One of the rarest sights in the flora of Suffolk brought out botany fans to a meadow accessible only once a year.
The Fox Fritillary Meadow at Framsden boasts one of the county’s most impressive displays of the snake’s head fritillary, and they were out in all their glory on Saturday.
Suffolk Wildlife Trust, which owns the site, gave people the chance to see the display of about 300,000 of the British native wild plants.
The meadow is managed to best suit the plant, which likes quite fertile, free draining soils, in areas which flood during winter.
This year’s heavy rainfall led to a particularly good display, it was thought.
The Royal Horticultural Society describes the plant as “one of the most exquisite jewels in the treasure house of British wild flowers”.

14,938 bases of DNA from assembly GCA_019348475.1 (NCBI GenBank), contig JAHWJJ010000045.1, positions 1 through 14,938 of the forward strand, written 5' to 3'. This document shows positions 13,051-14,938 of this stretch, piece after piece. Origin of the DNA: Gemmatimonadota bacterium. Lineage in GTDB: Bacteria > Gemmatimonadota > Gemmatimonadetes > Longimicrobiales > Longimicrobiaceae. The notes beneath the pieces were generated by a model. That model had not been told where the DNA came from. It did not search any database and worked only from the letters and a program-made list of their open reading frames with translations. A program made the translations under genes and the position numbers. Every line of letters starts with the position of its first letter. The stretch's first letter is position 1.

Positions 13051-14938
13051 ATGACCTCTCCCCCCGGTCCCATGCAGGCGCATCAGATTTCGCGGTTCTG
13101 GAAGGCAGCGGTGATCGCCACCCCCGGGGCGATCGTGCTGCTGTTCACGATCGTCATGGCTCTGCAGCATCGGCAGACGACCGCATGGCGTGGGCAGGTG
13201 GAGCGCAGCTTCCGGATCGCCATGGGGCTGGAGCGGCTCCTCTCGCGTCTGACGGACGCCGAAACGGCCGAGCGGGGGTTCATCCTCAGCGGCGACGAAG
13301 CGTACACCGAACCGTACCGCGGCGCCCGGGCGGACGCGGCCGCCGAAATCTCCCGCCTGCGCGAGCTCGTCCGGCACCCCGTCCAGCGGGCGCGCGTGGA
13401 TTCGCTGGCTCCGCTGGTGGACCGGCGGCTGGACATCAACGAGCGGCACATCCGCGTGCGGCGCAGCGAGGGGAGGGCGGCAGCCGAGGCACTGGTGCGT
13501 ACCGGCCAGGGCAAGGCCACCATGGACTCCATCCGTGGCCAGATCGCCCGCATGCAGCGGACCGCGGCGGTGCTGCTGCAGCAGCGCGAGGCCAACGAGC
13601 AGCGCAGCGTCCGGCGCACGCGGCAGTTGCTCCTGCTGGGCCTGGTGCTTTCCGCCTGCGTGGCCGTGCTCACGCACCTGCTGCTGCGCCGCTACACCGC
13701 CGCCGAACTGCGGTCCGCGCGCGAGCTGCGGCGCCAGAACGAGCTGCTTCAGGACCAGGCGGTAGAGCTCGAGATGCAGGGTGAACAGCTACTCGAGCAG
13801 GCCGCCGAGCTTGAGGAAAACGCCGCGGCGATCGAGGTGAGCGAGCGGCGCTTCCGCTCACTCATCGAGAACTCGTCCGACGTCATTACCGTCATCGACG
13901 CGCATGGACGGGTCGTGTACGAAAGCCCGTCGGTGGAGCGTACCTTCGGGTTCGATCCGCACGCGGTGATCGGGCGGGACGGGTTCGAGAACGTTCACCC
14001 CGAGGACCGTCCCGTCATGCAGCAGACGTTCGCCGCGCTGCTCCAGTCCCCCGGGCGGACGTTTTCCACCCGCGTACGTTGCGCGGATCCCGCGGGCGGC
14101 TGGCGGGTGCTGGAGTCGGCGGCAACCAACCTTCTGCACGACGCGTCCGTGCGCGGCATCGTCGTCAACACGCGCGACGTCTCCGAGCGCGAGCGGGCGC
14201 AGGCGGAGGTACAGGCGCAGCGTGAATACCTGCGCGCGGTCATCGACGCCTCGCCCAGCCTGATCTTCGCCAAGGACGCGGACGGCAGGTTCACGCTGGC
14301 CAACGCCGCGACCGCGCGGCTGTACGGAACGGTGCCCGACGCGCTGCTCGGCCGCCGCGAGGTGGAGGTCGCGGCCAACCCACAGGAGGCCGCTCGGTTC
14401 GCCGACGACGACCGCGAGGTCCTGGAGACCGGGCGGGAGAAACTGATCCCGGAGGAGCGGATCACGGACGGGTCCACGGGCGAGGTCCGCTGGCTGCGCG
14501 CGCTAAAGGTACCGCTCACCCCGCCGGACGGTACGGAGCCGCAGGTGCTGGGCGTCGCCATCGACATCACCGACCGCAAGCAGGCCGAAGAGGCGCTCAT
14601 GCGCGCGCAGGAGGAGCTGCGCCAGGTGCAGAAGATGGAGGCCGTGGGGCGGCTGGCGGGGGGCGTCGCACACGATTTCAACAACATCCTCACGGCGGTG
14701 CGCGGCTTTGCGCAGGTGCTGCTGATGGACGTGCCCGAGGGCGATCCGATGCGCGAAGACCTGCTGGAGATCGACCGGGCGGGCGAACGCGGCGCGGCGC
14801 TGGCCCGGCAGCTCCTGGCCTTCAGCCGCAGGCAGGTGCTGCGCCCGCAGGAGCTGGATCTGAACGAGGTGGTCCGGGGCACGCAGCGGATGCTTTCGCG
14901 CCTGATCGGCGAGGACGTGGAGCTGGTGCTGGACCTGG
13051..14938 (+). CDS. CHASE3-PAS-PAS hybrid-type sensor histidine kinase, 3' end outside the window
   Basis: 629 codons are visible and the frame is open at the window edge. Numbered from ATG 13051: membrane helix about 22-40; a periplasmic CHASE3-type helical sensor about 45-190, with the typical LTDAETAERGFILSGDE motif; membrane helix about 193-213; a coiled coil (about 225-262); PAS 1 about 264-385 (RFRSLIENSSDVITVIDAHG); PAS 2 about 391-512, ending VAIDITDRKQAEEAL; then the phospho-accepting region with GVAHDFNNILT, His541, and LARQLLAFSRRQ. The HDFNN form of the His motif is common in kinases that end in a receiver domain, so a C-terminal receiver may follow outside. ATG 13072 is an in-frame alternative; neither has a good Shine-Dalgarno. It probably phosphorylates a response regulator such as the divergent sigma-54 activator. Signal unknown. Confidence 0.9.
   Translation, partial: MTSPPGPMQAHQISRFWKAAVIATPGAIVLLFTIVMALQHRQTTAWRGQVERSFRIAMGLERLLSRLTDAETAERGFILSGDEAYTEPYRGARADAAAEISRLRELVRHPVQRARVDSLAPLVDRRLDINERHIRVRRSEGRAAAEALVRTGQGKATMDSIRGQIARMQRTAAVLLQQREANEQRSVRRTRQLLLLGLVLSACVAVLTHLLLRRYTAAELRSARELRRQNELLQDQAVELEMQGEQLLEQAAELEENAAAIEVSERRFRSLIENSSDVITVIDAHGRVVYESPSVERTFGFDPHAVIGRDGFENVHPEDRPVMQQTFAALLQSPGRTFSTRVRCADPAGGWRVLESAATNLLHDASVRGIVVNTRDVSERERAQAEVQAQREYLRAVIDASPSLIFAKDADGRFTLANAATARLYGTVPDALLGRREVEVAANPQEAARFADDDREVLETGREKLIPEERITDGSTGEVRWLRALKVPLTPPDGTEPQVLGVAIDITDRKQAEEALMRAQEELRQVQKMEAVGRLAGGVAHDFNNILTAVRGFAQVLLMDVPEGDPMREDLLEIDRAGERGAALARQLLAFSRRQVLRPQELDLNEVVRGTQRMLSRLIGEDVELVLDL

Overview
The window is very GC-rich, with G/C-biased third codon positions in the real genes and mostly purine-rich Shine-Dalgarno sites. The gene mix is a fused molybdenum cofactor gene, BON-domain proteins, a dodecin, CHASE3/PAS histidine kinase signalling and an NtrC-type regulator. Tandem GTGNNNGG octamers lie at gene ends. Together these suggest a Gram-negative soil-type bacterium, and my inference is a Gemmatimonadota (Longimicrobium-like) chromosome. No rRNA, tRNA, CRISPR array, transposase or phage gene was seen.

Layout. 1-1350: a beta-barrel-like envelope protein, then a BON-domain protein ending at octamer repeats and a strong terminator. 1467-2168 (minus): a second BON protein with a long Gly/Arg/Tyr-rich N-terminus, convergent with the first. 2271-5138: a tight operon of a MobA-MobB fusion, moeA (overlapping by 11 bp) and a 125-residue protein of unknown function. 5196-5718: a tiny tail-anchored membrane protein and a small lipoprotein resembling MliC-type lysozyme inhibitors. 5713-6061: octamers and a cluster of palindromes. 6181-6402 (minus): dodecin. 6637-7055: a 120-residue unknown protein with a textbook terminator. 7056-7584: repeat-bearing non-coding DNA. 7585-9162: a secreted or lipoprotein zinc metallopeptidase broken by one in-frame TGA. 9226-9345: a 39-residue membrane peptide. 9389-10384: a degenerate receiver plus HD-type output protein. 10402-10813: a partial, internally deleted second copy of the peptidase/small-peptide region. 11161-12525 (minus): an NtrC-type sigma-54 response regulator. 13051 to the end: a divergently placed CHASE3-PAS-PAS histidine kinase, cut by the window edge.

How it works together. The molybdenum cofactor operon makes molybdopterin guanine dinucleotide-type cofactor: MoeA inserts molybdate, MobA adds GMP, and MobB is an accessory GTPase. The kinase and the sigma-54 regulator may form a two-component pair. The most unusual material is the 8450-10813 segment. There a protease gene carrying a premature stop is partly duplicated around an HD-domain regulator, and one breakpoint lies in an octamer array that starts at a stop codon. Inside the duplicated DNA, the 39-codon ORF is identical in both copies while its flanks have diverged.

About 180 visitors turned up, twice as many as last year.
They saw two native varieties, the albino f. albiflora Zahar and Fritillaria meleagris.
Michael Strand, of Suffolk Wildlife Trust, explained what he thought attracted people to the plant.
He said: “You don’t find many plants with its detail and pattern.
“I also think there’s something slightly otherworldly about it - like something you could write about in a children’s story.”
For those interested next year’s open day, send an email to firstname.lastname@example.org, to be placed on the mailing list.